Environment and finance regulators in the Nordic country say crypto mining's electricity usage is putting the climate at risk.
Faced with a sharp rise in energy consumption, Swedish authorities are calling on the European Union to ban "energy intensive" crypto mining.
Erik Thedéen, director of the Swedish Financial Supervisory Authority, and Björn Risinger, director of the Swedish Environmental Protection Agency, said cryptocurrency's rising energy usage is threatening Sweden's ability to meet its obligations under the Paris Climate Agreement.
Between April and August this year, the energy consumption of Bitcoin mining in the Nordic country rose "several hundred per cent," and now consumes the equivalent electricity of 200,000 households, Thedéen and Risinger said.
In an open letter, the directors of Sweden's top financial and environmental regulators called for an EU-wide ban on "proof of work" cryptocurrency mining, for Sweden to "halt the establishment" of new crypto mining operations and for companies that trade and invest in crypto assets to be prohibited from describing their business activities as environmentally sustainable.
Proof of work
The key issue driving the Swedish regulators' intervention is the "proof of work" system used to mint many cryptocurrencies including Bitcoin and Ether, the world's two largest tokens.
Under the proof of work system, computers must solve mathematical puzzles in order to validate transactions that occur on a given network.
The process is designed to become more difficult as the number of blocks of validated transactions in the chain increases, meaning more computing power - and therefore energy - is required.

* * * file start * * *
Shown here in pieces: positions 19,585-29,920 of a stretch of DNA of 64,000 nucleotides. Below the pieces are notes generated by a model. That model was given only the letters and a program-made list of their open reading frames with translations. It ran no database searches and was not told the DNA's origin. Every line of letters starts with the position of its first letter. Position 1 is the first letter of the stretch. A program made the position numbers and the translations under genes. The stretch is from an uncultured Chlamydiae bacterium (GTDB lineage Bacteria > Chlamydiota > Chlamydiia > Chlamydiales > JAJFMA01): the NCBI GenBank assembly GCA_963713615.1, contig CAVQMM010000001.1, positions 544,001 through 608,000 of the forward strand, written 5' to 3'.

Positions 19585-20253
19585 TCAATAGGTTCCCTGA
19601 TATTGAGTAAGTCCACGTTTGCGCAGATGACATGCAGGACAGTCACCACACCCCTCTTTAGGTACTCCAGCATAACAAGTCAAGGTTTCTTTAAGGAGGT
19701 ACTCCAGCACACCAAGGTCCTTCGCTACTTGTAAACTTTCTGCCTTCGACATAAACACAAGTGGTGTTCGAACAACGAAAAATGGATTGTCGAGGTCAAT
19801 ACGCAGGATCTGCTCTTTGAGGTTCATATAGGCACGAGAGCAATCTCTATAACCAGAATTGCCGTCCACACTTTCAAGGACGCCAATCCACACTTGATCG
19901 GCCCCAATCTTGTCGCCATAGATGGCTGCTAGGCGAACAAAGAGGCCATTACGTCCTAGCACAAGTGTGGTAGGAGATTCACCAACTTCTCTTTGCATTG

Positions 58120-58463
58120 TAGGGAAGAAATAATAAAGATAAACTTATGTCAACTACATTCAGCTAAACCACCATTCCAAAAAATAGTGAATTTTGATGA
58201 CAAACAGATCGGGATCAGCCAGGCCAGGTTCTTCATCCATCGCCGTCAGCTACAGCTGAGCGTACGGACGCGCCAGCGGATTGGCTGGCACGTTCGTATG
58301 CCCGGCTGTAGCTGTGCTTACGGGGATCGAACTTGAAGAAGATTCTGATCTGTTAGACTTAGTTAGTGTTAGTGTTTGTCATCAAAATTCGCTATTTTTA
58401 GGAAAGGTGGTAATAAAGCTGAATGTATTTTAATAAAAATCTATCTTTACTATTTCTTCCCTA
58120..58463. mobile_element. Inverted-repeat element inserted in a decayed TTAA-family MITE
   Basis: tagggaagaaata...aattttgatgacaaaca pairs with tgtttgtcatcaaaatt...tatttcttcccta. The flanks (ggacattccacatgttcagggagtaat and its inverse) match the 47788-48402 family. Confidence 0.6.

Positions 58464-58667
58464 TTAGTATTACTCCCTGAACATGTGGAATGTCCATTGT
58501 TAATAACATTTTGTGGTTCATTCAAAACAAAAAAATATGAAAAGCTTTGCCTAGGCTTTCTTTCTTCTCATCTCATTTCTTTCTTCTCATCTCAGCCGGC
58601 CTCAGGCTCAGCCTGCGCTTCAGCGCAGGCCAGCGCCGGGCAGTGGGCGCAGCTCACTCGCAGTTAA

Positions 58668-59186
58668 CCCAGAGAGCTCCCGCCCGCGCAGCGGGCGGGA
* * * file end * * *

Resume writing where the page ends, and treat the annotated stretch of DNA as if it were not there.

This leads to an arms race among miners, who compete to be the first to validate a new block and claim the prize of a new crypto coin: the more powerful your hardware, the more likely you are to get the coin.
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In recent months, the Nordic countries have seen a rise in crypto mining as producers attracted by lower energy prices and a relative abundance of renewable electricity flee China's crackdown on the industry.
The growth of crypto mining brings with it an opportunity cost, Thedéen and Risinger said, as Sweden's renewable energy is diverted away from industrial, transport and domestic uses, and into Bitcoin and other tokens.
"It is currently possible to drive a mid-size electric car 1.8 million kilometres using the same energy it takes to mine one single Bitcoin,” they said.
“This is the equivalent of forty-four laps around the globe. 900 bitcoins are mined every day. This is not a reasonable use of our renewable energy".
Euronews Next has contacted the Swedish, Norwegian and Icelandic environment ministries and the European Commission to ask whether or not they support the call to ban proof of work mining.